Monday, 17 July 2017 06:39

Solid State Polymerization and enhancing Crystallinity & Molecular weight to improve tensile properties of Polyester yarn Author and Co-Authors Name: Digambar Chavan, P V Kadole DKTE’s Textile & Engineering Institute Ichalkaranji, India.

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Abstract: Solid State Polymerization (SSP) is a process in which the polymer chain lengths are increased by heat in the absence of oxygen and water, by means of either vacuum or purging with an inert gas to drive off the by-products of reactions. The reaction is driven by temperature, pressure, and the diffusion of by-products from the interior of the pellet to the surface. SSP is an important step frequently used after melt-polymerization for the purpose of enhancing the mechanical and rheological properties of polymers before injection blow molding or extruding. The SSP technique is widely applied in industrial manufacture of bottle-grade PET, films, and superior industrial fibers.


Keyword: SSP- Solid State Polymerization, Tg Glass Transition temperature, Tm Melt temperature, IV Intransic Viscosity,



After polymerization in the melt phase, the molecular weight of polyester can be further increased by polycondensation of PET chips in the solid state and this process is called solid state polymerization (SSP). This process enables higher molecular weights to be reached which are either technically or commercially not feasible in the melt phase. Solid state polymerization in the form of chips or powder, pre-extrusion SSP is a common approach in the production of high molecular weight polymers for molded products.

Polycondensation reaction is exothermic, therefore, it can also be driven forward to give polymer with higher molecular weight if the reaction is carried out at a lower temperature. At lower temperatures of polycondensation, equilibrium shifts forward to higher completion enabling formation of higher molecular weight of the product. Since temperatures cannot be lowered in melt polymerization, the best solution is to carry out the reaction in solid state, wherein temperatures lower than melting point of the polymer can be used. At these temperatures, the kinetics of the reaction is slow and it takes a long time to complete the reaction.

The molecular weight can be increased up to 27000 (IV, 0.90) for bottle grade and as high as 38000 (IV, 1.20) for technical applications such as tyre cord, seal belts and air bags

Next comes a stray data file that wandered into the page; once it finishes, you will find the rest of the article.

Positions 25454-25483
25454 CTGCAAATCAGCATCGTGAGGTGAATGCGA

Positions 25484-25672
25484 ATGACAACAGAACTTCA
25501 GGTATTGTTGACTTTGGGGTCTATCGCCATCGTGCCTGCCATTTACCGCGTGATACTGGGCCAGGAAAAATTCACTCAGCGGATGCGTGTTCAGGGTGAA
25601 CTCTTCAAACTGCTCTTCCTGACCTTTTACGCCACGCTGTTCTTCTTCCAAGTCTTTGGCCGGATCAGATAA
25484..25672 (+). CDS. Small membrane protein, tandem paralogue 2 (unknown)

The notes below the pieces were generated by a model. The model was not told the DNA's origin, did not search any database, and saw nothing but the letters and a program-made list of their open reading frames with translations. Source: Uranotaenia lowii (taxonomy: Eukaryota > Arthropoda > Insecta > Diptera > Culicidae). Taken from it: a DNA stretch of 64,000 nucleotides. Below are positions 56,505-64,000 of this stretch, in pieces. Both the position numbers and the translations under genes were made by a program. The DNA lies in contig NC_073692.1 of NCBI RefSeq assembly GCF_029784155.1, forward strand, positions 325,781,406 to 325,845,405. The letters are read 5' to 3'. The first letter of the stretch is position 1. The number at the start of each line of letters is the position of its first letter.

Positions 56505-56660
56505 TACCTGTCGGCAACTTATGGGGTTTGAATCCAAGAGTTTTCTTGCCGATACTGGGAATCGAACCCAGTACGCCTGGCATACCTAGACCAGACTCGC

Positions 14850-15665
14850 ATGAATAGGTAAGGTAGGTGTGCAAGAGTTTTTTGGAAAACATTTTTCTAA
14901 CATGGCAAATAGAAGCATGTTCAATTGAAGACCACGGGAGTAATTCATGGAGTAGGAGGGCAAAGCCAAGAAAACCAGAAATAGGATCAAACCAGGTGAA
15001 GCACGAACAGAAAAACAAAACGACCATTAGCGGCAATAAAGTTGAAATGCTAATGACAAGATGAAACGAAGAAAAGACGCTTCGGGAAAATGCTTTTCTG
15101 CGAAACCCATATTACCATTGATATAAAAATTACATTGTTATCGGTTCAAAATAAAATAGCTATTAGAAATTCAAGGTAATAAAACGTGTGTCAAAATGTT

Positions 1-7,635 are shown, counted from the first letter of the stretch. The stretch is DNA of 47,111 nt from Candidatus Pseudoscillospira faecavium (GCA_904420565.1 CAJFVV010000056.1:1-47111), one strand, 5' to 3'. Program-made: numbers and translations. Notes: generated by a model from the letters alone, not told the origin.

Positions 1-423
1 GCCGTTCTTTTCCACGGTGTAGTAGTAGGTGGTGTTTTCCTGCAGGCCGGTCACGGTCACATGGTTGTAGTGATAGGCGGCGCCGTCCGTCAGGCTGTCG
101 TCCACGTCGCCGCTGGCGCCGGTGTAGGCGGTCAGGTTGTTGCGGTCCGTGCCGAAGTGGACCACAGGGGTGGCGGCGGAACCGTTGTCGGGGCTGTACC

The first step before carrying out the solid state polymerization is precrystallization of chips. The water quenched polymer chips obtained from melt polycondensation stage are almost wholly amorphous. Therefore, the chips are first intensely dried and annealed at a gradually increasing temperature up to the point of maximum crystallization rate to impart high level of crystallinity. This raises the glass transition temperature of the chips and prevents their sticking to each other during solid state polymerization.


The SSP is performed at temperatures between 220 and 235°C for PET, which lie above the glass transition temperature and below the crystalline melting point of PET. Under these conditions, polymer chain end groups are mobilized sufficiently to undergo polycondensation. The annealed chips are heated in a stream of hot inert gas or by agitating in a vacuum drier to remove small traces of EG and other volatile by-products. As the reaction is carried out in the solid phase, volatile by-products can diffuse easily to the surface of each polymer chip and are instantly carried away by the gas flow or high vacuum.



The main advantages of increasing molecular weight in solid state compared to melt phase are:



1.     Problems associated with stirring of viscous melt are eliminated.


2.     Degradation and side reactions are limited in the solid state due to lower processing temperature used. Solid state polycondensation process favours polymerization process compared to depolymerization.


3.     Best means of achieving PET with acceptable level of acetaldehyde.